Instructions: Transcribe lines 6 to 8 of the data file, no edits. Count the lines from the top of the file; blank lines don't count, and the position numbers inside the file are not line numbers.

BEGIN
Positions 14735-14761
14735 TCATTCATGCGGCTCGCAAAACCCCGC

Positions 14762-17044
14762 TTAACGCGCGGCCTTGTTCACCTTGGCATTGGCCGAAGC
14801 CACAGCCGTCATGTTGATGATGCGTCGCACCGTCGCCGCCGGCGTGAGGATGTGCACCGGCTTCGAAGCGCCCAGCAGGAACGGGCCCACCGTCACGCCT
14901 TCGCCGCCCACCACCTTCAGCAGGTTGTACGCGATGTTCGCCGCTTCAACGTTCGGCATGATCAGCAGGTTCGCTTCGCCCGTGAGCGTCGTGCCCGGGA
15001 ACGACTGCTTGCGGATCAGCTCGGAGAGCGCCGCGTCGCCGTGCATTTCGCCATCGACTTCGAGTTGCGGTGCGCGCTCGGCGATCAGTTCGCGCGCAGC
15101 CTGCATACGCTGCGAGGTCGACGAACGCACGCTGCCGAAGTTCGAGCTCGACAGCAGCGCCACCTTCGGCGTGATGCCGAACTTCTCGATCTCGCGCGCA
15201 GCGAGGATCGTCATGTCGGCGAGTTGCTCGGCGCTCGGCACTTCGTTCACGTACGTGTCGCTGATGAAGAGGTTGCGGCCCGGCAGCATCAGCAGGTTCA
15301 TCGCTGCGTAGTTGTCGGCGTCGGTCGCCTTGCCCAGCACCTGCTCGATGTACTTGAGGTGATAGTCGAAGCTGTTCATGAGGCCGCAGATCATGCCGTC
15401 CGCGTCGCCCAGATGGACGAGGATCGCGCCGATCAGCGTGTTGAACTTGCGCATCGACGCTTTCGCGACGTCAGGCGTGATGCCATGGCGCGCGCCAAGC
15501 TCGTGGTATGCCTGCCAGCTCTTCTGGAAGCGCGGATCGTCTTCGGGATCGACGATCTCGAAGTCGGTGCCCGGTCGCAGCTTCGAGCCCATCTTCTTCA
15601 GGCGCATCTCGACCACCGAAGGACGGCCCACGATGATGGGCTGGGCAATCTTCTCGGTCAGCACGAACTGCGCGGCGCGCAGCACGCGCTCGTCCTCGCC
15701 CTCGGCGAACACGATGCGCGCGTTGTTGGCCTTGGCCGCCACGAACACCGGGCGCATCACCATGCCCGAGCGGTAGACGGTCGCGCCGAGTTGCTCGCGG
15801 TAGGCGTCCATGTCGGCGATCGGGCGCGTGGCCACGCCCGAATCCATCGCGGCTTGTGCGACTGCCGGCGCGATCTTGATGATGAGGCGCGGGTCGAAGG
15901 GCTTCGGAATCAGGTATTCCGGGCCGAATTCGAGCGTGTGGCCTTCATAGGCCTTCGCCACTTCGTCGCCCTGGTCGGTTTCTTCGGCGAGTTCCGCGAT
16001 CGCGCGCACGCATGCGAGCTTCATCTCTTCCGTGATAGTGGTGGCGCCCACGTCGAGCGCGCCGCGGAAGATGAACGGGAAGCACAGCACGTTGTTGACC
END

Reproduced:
14901 TCGCCGCCCACCACCTTCAGCAGGTTGTACGCGATGTTCGCCGCTTCAACGTTCGGCATGATCAGCAGGTTCGCTTCGCCCGTGAGCGTCGTGCCCGGGA
15001 ACGACTGCTTGCGGATCAGCTCGGAGAGCGCCGCGTCGCCGTGCATTTCGCCATCGACTTCGAGTTGCGGTGCGCGCTCGGCGATCAGTTCGCGCGCAGC
15101 CTGCATACGCTGCGAGGTCGACGAACGCACGCTGCCGAAGTTCGAGCTCGACAGCAGCGCCACCTTCGGCGTGATGCCGAACTTCTCGATCTCGCGCGCA